Tucked into an unassuming little stone house on East Main Street, the Edgar Allan Poe Museum is a delightful little hidden gem in Richmond, Virginia. Opened in 1922, the museum has gathered art and artifacts from Poe’s life and presented them in the many rooms of this charming old home.
Though Poe did live in Richmond for a period of his life, he never actually lived in this particular house. Sadly, as the museum staff can tell you, all of the original buildings that Poe and his family resided in have since been torn down.
The collection ranges from Poe’s childhood bed and articles of his clothing to daguerreotypes of relatives and artistic renderings of the author. While the main house may look small from the outside, several buildings encircling a garden all hold bits of the collection. In one building, you’ll find artwork inspired by Poe’s works, both contemporary and historical. On view when I visited recently were a series of drawings by James Carling, all of which depicted representations of Poe’s signature stories.
The garden is one of the loveliest features, with a fountain and blooming flower beds. Towards the back, you’ll find a shrine featuring a bust Poe. The garden can also be rented for weddings! I can just imagine a beautiful gothic-inspired ceremony being held in the presence of Poe’s statue…
Several months back, I stumbled across Memento Mori in Los Angeles, a fantastic little shop full of dark curiosities, art and apparel. While browsing for quite a while (and furiously try to make up my mind on what to purchase, as my limited budget outweighed my desire to clean out the store of its merchandise), my eyes came across a striking gentleman…
This very well-dressed lemur is the creation of ibride, a French design studio that creates unique and slightly off kilter home decor. Edmond is from their line of wall trays. Memento Mori carried a few different designs, and it was incredible hard to choose a favorite. But Edmond ended up coming home with us and now graces my music studio.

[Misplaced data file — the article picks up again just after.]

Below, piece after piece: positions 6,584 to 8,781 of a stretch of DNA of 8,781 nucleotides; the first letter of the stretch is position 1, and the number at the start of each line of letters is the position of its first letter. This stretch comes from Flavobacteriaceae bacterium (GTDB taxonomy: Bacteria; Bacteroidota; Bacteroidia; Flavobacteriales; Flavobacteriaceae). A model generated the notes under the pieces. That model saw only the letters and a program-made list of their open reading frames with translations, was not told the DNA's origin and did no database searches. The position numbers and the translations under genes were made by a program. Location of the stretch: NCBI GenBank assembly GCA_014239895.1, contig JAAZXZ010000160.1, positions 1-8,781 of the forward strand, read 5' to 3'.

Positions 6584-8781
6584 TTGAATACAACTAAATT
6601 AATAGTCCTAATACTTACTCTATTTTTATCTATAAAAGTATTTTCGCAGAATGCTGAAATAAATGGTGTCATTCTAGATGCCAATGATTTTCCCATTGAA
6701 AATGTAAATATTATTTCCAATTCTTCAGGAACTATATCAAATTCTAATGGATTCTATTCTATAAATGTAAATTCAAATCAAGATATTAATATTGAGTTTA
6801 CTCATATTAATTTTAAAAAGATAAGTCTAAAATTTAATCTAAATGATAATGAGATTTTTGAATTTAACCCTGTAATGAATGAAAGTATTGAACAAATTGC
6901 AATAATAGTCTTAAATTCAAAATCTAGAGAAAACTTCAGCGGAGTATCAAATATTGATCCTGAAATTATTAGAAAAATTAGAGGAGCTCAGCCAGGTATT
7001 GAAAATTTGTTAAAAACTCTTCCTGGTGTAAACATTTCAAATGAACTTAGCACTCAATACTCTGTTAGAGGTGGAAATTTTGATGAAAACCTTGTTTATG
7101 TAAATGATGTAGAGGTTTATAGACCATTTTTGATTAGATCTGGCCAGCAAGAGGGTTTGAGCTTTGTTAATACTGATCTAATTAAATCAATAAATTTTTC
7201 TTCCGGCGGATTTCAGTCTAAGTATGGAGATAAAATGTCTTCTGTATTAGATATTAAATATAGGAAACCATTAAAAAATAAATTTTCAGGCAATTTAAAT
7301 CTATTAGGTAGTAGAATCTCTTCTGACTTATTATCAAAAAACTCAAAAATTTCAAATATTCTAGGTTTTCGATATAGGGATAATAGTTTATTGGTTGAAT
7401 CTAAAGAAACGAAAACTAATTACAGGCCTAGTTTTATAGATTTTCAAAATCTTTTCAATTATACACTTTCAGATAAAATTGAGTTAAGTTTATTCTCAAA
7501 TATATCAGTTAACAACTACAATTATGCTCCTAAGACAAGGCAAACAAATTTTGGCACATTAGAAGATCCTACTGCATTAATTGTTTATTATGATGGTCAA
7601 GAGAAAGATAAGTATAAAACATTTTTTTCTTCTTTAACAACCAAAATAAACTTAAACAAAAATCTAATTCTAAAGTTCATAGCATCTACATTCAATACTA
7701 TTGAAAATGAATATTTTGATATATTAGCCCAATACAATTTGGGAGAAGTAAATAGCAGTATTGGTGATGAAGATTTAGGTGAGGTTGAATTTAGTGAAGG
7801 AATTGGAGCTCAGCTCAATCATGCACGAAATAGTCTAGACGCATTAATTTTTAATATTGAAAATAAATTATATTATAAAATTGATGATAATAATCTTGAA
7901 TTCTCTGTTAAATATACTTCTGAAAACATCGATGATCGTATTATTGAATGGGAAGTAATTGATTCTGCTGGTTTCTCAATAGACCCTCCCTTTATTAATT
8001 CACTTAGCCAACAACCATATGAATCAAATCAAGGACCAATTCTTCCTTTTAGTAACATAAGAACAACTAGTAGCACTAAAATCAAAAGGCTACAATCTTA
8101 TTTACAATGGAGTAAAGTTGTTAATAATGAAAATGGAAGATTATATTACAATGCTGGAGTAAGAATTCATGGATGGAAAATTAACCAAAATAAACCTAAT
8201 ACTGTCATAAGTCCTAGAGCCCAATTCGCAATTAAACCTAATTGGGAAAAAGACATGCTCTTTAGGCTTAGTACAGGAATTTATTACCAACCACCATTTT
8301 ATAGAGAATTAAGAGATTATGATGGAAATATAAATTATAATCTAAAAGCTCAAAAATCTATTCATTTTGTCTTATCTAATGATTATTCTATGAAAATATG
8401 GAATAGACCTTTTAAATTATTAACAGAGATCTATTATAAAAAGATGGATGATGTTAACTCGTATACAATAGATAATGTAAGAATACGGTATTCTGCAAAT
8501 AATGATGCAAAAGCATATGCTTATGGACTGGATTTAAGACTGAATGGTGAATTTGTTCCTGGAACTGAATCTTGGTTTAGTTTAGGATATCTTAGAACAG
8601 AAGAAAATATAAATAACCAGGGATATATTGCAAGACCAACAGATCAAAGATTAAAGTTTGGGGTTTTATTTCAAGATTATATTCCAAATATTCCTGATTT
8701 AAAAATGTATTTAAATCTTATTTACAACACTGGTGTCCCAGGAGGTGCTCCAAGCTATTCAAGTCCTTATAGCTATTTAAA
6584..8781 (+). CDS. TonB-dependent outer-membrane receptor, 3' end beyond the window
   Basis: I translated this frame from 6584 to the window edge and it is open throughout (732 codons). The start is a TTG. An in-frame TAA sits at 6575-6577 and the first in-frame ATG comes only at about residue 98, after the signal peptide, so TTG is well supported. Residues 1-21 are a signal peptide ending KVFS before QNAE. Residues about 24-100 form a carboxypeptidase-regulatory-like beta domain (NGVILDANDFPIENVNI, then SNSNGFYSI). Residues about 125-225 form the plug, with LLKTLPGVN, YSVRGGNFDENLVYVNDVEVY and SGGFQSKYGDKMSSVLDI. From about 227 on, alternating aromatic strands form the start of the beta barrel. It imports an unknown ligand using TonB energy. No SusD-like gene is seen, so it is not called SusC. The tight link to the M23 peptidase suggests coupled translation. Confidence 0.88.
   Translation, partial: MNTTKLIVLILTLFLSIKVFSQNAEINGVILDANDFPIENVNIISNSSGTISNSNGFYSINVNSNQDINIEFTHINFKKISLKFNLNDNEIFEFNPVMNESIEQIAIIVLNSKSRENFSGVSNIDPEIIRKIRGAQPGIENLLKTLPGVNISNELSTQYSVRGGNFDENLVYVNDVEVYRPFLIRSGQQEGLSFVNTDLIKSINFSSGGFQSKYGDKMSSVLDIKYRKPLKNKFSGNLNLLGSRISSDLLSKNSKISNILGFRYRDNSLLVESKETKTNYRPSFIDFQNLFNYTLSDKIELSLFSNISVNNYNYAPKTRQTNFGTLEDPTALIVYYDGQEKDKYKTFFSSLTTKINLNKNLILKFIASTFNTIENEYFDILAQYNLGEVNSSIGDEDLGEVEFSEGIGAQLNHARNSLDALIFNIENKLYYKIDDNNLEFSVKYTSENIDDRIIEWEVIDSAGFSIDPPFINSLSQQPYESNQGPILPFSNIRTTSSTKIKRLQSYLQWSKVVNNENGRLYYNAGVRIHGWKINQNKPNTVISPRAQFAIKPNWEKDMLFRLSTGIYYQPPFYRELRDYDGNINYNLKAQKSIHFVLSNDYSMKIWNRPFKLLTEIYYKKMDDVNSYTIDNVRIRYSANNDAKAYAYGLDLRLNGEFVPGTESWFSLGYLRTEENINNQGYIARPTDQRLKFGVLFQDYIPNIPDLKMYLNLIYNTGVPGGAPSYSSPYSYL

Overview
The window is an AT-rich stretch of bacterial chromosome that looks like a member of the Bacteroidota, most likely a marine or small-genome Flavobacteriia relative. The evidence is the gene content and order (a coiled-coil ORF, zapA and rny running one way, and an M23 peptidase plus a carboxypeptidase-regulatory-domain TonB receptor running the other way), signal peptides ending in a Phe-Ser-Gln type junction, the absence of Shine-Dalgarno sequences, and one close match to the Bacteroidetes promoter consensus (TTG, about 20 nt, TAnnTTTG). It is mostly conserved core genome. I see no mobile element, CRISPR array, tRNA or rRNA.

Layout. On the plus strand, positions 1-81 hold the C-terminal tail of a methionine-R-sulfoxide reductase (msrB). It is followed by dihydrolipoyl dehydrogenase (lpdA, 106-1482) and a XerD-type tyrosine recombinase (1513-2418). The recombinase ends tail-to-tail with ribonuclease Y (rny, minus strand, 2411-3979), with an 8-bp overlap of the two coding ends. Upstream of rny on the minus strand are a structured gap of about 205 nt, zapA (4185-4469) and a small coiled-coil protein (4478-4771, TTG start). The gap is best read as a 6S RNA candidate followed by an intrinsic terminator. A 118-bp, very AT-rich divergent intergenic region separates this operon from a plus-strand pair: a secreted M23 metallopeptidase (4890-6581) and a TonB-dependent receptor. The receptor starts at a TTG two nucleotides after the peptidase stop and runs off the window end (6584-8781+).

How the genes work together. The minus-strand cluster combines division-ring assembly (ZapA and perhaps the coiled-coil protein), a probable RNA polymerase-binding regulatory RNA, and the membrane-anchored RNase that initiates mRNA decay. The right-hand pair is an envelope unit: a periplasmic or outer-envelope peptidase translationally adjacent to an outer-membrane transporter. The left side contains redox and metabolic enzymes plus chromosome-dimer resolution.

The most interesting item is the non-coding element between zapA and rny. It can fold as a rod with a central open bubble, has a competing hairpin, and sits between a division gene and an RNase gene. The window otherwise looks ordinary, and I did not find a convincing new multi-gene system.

It’s not too hard to find ibride items online; Switch Modern carries several of their trays and other objects. To get really familiar with their collection, check out their site (bonus points if you speak French, because you won’t have to translate the page).
It took me a while to fall in love with Free People. Initially, after seeing a few macrame tops and floral jumpsuits, I assumed it was a fashion line devoted to clothing the Coachella-bound. However, their black dresses can be downright witchy, in the most lovely ways.
If your local stockist is anything like mine, you’ll find the selection of black items in-store to be pretty lacking. A recent visit to their San Diego store turned up only one or two black items, with most of the inventory consisting of white and earth tones. But the clothing line’s website is full of delightfully dark items. Prices can range anywhere from $50 up to nearly $900, but keeping your eye on the sale section will pay off.
Living in southern California has its benefits. Mild weather, beautiful scenery, 24-hour taco shops. But finding stylish black apparel readily available in most clothing stores? Nearly impossible. Bars and hotels with a dark (but not campy) vibe? Not very many of those either. Home decor boutiques selling bat-themed damask wallpaper? Not so much.
Over the years, I’ve turned to the internet to seek out the best in fashion, decor, travel and art that embraces a dark, gothic-inspired aesthetic without being silly, campy or cartoonish. If you are drawn to all of these things like I am, hopefully my sharing this will save you hours of hunting the internet.
Welcome to my gloomy little corner of the internet!